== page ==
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Food Tourism Infographic

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Add this Infographic to Your Website:
Simply copy the code below and paste it into the HTML of your blog, website, or Static FBML box on Facebook

This infographic was submitted to us by Venngage.

This infographic cleverly showcases the rise of food tourism around the world. As a fan of food and travel myself (who isn’t?) I really love how this design opens up with an array of great food imagery. It’s hard to use multiple photos throughout an infographic, but the header of this design does a good job of it. The reason it’s hard to use photos in an infographic is because you often have to find a way to frame the photos within the design. You can see this in the art museums section, where each photo is framed with a black border. This method of design can sometimes feel dated and is often hard to pull off in infographics. In addition, the visuals of an infographic are meant to tell the story and often there are too many ways to interpret photos so they can make taking in information much harder. All this said, the photos keep a user’s attention throughout in this design.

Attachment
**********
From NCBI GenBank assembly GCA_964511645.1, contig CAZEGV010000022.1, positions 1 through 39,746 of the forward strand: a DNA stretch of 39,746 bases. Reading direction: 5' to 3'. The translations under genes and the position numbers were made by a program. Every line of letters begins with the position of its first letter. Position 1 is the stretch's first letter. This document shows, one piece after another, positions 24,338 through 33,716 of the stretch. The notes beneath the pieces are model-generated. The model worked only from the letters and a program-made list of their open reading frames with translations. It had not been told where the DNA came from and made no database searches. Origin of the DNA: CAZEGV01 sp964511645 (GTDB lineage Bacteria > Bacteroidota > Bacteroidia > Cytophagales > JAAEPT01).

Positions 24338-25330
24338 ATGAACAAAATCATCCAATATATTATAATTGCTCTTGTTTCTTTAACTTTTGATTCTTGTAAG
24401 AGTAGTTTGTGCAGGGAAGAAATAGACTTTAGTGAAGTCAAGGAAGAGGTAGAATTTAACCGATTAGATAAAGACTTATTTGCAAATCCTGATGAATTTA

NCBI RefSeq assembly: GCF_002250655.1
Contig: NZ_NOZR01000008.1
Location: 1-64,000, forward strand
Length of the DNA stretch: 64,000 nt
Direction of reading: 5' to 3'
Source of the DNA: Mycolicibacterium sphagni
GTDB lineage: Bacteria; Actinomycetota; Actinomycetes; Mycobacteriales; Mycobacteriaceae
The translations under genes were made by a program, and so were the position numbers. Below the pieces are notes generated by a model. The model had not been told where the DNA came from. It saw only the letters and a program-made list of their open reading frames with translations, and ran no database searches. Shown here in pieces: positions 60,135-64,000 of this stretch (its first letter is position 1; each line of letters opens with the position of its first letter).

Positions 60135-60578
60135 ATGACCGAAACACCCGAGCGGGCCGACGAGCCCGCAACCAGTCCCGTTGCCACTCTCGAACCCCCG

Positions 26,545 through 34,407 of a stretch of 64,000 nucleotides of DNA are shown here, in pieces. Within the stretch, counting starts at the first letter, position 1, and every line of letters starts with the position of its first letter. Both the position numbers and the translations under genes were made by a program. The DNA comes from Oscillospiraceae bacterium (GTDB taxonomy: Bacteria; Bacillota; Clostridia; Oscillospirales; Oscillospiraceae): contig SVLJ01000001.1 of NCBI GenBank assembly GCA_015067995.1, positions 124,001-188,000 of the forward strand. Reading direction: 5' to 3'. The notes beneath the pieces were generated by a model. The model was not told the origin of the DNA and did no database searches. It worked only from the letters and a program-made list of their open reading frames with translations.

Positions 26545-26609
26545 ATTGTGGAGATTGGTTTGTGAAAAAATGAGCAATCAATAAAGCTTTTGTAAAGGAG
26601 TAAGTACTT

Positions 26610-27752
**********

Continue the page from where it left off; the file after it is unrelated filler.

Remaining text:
From a visual communication and data visualization standpoint, this design could use some improvement, but is on the right track. It’s great to see an infographic that visualizes each number because too often people rely on typography for this which is the opposite of visualizing the information. For the pie chart, I would suggest just focusing on the 88.2% and ignoring the 11.8% stat since the first stat implies the second. This would allow the infographic to follow a key rule of data visualization: when making a pie chart, the darkest color should show the percentage. Without reading the 88.2%, I quickly assume that the number I’m supposed to focus on is the small dark part of the pie chart, because our eyes naturally focus on the darkest part of a pie chart. The important number in this stat though is the 88.2%, so making that quick change would be an easy way to improve the visual communication of this piece.

Similarly, the quantagram in the next section is unnecessary. If showing a fraction or percentage, it’s best to use a pie chart. Quantagrams imply a specific amount of something, so the user is left counting the pictogram money bags and trying to make sense of their total number, rather than seeing 1/3 as the key take away.

These are just some examples of ways this design could improve, but overall it’s a good design for something that was developed by a free infographic generator tool. A lot of infographics are created by tools like this these days. While they don’t compete well with custom designs, they offer a quick solution for someone wanting to learn how to design infographics.